Gulliver, 16, Freddie, 17 and Kian, 18 appeared on the Today programme this morning.
Asked if they were shocked by some of the testimonies from female pupils, Kian said: ‘It certainly doesn’t surprise me I’d say, I wouldn’t be shocked by a story of a girl being groped at a party or overhearing some language being used by boys in the locker room. It wouldn’t surprise me to hear such things.’
Gulliver said: I think it’s quite awful because I can imagine this being openly bragged about and I think it’s this culture that is currently going on.’
Freddie said calling classmates out on such behaviour can be ‘difficult’ because of peer pressure.
Gulliver agreed: ‘It’s this idea that you would be laughed at for trying to speak up, which is intimidating almost. I think it’s a toxic environment to try to be an upstander rather than be a bystander.’
James Priory, Headmaster, Tonbridge School: I have read this open letter with significant concern. These behaviours have no place at Tonbridge and are incompatible with the ethos of care and respect for others which we do our best to teach and live by.
‘As a school, we treat allegations of this kind with the utmost seriousness. We follow safeguarding policies and procedures in respect of all allegations brought to our attention, including notifying the relevant authorities.
‘Our PSHEE programme is just one of the ways in which we deliver Relationship and Sex Education at Tonbridge. It is continuously evolving and partly delivered by external organisations. We are keen that it should be as relevant and effective as possible.
‘We will be listening carefully to our students, staff and alumni, as well as to anyone who has contacted us directly from outside the School, in establishing what more we can do to ensure that sexual harassment and abuse are never accepted and that everyone will feel supported and able to come forward if they wish to.’
An Eton College spokesperson said: ‘Eton insists that all our pupils treat others with kindness, decency and respect.
‘Specific allegations are always taken extremely seriously and we work closely with the relevant external authorities when necessary. We run workshops about healthy relationships and educate our pupils about consent. A number of further initiatives are in advanced planning.
‘However, we must never be complacent and are always seeking to learn. All involved in education have a responsibility to recognise that we can and must do more so as to effect meaningful and sustained change, for the benefit of all young people.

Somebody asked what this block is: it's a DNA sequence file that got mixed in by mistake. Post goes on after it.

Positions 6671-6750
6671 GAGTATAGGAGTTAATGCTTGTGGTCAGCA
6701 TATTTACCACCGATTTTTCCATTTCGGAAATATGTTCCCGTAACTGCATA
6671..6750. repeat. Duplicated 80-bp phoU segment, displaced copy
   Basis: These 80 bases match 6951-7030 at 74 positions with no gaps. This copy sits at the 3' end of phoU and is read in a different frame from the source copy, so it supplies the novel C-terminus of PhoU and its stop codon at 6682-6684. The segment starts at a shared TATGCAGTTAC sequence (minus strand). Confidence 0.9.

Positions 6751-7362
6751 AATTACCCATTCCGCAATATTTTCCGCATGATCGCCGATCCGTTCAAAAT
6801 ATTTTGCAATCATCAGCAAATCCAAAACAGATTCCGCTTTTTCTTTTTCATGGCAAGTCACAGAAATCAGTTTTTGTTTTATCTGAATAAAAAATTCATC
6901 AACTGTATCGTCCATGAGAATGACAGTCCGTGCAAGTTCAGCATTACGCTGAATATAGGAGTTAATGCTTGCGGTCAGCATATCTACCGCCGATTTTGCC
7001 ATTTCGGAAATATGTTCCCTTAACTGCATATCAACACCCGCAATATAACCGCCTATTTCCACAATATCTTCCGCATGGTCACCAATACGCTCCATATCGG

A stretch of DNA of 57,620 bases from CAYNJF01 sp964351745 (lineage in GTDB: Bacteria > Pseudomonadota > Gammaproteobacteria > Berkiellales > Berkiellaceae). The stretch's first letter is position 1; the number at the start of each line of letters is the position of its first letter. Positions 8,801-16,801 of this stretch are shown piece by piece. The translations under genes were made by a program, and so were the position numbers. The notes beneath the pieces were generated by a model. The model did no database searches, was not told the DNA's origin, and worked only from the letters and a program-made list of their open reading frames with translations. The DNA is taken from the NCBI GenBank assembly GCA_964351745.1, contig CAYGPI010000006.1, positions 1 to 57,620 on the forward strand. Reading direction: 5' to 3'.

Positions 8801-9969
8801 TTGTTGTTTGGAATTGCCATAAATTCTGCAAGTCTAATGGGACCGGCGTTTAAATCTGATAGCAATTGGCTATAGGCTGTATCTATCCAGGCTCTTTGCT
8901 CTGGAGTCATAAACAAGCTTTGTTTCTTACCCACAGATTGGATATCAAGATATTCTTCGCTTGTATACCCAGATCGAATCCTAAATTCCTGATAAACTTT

‘Pupils have been encouraged to report any concerns they have about anything which has appeared online so that proper support can be put in place through our well established pastoral provision.’
A Charterhouse spokesperson said: ‘Like many others, Charterhouse has been distressed by the many testimonies of sexual harassment by pupils and alumni at schools and colleges across the UK, and we are deeply saddened to know that pupils from Charterhouse have been affected.
‘We take the concerns raised extremely seriously and have been working hard on issues such as gender-based discrimination, harassment and violence and healthy and respectful relationships. We strive to create a community in which all of our pupils feel safe and respected for who they are.
‘The whole basis of our actions is to help ensure that we provide strategies for young people to challenge unacceptable behaviour and to encourage them to speak out and report concerns, either in person to our safeguarding or pastoral team, or through our ‘saysomething’ campaign that has been active since 2018. Crucially, our current pupils – male and female – have been taking a key role in these actions, with our pupil-led Inclusivity Committee leading the conversation this year with further developments already planned for next term and beyond.
‘We continue to encourage current or former pupils with concerns to come forward with the confidence to know they will be taken seriously and that we can provide support. We always report all concerns that fall within the appropriate statutory guidance.’